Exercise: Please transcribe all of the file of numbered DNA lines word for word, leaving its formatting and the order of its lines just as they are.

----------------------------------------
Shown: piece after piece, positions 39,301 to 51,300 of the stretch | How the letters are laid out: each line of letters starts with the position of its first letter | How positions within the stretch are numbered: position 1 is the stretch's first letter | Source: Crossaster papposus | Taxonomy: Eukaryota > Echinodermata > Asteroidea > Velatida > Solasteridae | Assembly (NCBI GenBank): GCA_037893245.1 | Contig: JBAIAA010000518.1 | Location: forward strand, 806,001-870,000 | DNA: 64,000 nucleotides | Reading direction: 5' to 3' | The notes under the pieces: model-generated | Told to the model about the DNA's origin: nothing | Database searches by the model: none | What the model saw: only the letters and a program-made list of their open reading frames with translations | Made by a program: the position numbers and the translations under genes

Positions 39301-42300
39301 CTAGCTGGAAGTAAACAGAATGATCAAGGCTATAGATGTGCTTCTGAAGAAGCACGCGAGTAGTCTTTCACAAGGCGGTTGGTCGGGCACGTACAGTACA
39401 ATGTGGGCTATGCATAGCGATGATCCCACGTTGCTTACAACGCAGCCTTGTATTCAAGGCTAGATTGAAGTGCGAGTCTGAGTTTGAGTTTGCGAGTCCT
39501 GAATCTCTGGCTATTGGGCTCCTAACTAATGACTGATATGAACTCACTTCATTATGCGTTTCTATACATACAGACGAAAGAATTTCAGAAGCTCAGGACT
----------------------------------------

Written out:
Shown: piece after piece, positions 39,301 to 51,300 of the stretch | How the letters are laid out: each line of letters starts with the position of its first letter | How positions within the stretch are numbered: position 1 is the stretch's first letter | Source: Crossaster papposus | Taxonomy: Eukaryota > Echinodermata > Asteroidea > Velatida > Solasteridae | Assembly (NCBI GenBank): GCA_037893245.1 | Contig: JBAIAA010000518.1 | Location: forward strand, 806,001-870,000 | DNA: 64,000 nucleotides | Reading direction: 5' to 3' | The notes under the pieces: model-generated | Told to the model about the DNA's origin: nothing | Database searches by the model: none | What the model saw: only the letters and a program-made list of their open reading frames with translations | Made by a program: the position numbers and the translations under genes

Positions 39301-42300
39301 CTAGCTGGAAGTAAACAGAATGATCAAGGCTATAGATGTGCTTCTGAAGAAGCACGCGAGTAGTCTTTCACAAGGCGGTTGGTCGGGCACGTACAGTACA
39401 ATGTGGGCTATGCATAGCGATGATCCCACGTTGCTTACAACGCAGCCTTGTATTCAAGGCTAGATTGAAGTGCGAGTCTGAGTTTGAGTTTGCGAGTCCT
39501 GAATCTCTGGCTATTGGGCTCCTAACTAATGACTGATATGAACTCACTTCATTATGCGTTTCTATACATACAGACGAAAGAATTTCAGAAGCTCAGGACT